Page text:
More advocacy, more assessments, more conferences. It was determined that it was unsafe for The Boy to attend public school, and he had already been ejected from the appropriate private schools. It was determined that it was unsafe for The Boy to be in the community, outside of a secure facility. The Woman toured residential treatment centres for behaviourally challenged children. She met over-worked, over-tired staff. Many of them were fresh out of psychology or child and youth care programs. Many were obviously counting the days until a better placement. She saw a facility that seemed safe, well-run, well staffed and well managed. It was outside of her district. Inaccessible.
And so she advocated again.
After seven years of tireless, constant advocacy against a province that claims to value its children's welfare above all things, the Woman felt like she could relax. The Boy was safe. He was in a treatment facility that would help him heal. She would visit him often to aid his healing. She was NOT abandoning him. And while family and therapists began to use words like narcissistic personality disorder and sociopathy, she held onto the hope that this Boy could grow into a healthy, happy life.
The reports from the facility were immediate and unsettling. The Boy, now 13, had threatened the staff. The Boy refused to adhere to rules and policies. The Boy had been fighting with other residents. The Boy refused to do his course work and told constant, blatant lies. The Boy had threatened other residents. The Boy had escaped through his window and entered another resident's suite. The Boy had talked about attempting suicide. The Boy had left the facility, repeatedly, after lights out, and had returned smelling of alcohol, with scratches on his body, with hickies on his neck, with reports of vandalism and public disturbance.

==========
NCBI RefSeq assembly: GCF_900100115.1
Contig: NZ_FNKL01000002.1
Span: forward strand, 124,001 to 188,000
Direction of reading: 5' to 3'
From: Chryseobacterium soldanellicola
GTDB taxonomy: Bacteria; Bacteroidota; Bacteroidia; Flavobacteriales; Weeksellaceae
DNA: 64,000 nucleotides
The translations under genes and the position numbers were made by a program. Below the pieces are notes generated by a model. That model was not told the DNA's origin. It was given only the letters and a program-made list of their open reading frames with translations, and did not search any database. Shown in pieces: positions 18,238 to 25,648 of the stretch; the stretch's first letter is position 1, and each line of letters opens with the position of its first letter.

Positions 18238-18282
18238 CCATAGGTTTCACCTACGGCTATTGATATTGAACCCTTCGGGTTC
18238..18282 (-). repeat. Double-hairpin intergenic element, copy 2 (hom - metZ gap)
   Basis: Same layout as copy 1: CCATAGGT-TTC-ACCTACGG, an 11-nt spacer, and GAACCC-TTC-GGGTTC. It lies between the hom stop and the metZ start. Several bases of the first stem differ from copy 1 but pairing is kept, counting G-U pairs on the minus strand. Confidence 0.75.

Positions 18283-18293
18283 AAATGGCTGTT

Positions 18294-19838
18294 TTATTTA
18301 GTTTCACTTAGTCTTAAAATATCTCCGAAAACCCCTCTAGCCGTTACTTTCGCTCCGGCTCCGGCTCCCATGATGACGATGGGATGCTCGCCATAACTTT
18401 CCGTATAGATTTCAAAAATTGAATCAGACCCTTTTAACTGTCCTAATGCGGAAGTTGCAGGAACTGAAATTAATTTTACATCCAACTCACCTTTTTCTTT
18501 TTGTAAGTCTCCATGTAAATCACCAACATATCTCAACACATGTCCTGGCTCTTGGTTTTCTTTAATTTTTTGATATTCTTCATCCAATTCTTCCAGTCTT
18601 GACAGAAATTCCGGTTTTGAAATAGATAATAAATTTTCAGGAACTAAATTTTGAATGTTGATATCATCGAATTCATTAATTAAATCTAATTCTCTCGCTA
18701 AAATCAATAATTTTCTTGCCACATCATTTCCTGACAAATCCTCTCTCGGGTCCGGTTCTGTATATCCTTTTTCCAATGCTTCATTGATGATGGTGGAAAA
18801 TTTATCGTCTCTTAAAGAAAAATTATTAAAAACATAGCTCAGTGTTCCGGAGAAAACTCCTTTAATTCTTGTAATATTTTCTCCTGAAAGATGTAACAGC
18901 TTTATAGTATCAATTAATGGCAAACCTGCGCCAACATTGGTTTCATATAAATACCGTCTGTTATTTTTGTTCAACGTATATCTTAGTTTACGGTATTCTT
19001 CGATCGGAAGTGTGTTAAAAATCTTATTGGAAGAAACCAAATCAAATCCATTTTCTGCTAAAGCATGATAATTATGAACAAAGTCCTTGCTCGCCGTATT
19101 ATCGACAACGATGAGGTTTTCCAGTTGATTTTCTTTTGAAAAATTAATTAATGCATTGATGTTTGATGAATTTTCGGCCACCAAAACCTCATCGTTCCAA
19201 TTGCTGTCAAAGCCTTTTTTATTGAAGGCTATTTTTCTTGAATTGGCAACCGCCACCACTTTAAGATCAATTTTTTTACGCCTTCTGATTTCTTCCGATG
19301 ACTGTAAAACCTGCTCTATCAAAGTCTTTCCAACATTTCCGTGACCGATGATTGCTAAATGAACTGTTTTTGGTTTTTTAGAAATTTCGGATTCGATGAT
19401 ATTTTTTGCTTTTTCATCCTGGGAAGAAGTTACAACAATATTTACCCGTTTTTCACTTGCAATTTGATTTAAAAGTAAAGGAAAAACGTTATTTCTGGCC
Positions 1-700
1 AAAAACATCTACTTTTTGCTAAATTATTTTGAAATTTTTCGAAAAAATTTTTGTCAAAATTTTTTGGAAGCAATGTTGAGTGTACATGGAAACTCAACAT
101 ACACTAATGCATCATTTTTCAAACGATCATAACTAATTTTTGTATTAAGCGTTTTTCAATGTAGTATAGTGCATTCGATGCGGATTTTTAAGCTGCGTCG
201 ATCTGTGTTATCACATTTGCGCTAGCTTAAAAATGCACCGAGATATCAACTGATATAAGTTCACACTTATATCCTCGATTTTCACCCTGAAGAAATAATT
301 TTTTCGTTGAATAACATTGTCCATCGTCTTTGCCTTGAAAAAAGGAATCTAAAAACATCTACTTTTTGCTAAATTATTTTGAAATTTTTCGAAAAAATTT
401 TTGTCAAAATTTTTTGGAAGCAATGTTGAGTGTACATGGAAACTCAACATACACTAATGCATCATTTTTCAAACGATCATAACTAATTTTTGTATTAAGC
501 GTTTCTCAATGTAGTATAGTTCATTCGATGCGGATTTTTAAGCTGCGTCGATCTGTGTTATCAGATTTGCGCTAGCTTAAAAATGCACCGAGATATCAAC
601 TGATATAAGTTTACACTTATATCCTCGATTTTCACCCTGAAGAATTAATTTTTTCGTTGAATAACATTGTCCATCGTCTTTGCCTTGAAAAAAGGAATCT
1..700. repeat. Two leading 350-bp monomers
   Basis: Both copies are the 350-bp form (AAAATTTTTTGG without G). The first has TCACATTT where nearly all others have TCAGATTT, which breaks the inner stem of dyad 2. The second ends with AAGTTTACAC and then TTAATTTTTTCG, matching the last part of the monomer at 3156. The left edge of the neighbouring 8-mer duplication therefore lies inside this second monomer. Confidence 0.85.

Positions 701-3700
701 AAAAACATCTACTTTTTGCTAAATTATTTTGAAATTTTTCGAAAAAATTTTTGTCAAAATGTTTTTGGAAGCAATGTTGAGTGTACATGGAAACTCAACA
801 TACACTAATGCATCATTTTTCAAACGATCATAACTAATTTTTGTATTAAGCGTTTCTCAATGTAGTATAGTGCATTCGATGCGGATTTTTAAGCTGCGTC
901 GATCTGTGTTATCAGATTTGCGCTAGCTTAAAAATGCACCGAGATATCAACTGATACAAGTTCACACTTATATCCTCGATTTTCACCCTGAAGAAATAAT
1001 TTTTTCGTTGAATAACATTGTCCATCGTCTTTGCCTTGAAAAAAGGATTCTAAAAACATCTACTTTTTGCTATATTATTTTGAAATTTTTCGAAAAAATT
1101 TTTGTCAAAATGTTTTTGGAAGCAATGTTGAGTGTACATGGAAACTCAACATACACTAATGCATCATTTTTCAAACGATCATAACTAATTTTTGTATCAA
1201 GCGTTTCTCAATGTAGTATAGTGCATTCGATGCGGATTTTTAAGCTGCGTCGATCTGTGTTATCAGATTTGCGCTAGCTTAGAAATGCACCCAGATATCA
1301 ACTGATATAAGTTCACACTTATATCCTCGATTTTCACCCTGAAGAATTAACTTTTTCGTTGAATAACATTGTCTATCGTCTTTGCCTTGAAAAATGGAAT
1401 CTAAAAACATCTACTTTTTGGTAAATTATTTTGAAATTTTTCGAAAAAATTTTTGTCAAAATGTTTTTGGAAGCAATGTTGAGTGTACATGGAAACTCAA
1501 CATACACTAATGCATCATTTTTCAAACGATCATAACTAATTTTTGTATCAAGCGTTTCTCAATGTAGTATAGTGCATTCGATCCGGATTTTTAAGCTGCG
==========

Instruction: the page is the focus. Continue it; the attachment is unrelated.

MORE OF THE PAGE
The Woman: WHY AREN'T YOU TAKING CARE OF MY SON?
The Facility: It is no longer our policy to attempt to restrain him.
On familiar ground, the Woman began to advocate. Again. There must be a safe place for him. There must be someone who can help him. He is a CHILD. We CANNOT give up on him.
After intentionally swallowing a jagged piece of plastic, enduring general anesthetic and endoscopic surgery, this Boy - who was once six years old and painfully thin - escalated into such a state of destructive hysteria that it was recommended the police become involved. In this state, the Boy declared that the Woman beat him. That she abused him. That she whipped him with belts to punish him, and these scars on his body came from her.
And they believed him.
The Woman is alone now. And finally silent. She has been writing, begging, pleading, crying on this Boy's behalf for so long that she is now – temporarily – completely without words.
My question is: What would you do? If you knew this Woman, what would you tell her? Because for me, a person who loves children so much, all I can think to say is "Protect yourself. He has hurt you so much, already. Please, just protect yourself."
What would you do?